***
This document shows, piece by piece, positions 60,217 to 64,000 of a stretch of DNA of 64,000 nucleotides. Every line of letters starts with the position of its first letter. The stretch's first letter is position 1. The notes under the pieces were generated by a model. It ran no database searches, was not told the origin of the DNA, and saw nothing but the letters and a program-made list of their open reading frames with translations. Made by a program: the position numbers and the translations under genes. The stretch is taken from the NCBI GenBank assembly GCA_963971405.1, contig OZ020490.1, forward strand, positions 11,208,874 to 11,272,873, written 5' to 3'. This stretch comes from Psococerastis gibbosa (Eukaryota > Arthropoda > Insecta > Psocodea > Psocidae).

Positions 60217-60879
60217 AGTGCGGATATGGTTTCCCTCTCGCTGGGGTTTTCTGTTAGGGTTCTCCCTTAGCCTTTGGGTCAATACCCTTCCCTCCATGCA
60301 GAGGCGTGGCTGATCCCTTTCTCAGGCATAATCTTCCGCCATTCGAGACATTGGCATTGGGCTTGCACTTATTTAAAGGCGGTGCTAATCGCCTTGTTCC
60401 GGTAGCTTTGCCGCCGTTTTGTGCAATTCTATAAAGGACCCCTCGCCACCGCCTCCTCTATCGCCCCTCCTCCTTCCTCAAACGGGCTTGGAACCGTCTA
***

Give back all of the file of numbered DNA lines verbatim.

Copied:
This document shows, piece by piece, positions 60,217 to 64,000 of a stretch of DNA of 64,000 nucleotides. Every line of letters starts with the position of its first letter. The stretch's first letter is position 1. The notes under the pieces were generated by a model. It ran no database searches, was not told the origin of the DNA, and saw nothing but the letters and a program-made list of their open reading frames with translations. Made by a program: the position numbers and the translations under genes. The stretch is taken from the NCBI GenBank assembly GCA_963971405.1, contig OZ020490.1, forward strand, positions 11,208,874 to 11,272,873, written 5' to 3'. This stretch comes from Psococerastis gibbosa (Eukaryota > Arthropoda > Insecta > Psocodea > Psocidae).

Positions 60217-60879
60217 AGTGCGGATATGGTTTCCCTCTCGCTGGGGTTTTCTGTTAGGGTTCTCCCTTAGCCTTTGGGTCAATACCCTTCCCTCCATGCA
60301 GAGGCGTGGCTGATCCCTTTCTCAGGCATAATCTTCCGCCATTCGAGACATTGGCATTGGGCTTGCACTTATTTAAAGGCGGTGCTAATCGCCTTGTTCC
60401 GGTAGCTTTGCCGCCGTTTTGTGCAATTCTATAAAGGACCCCTCGCCACCGCCTCCTCTATCGCCCCTCCTCCTTCCTCAAACGGGCTTGGAACCGTCTA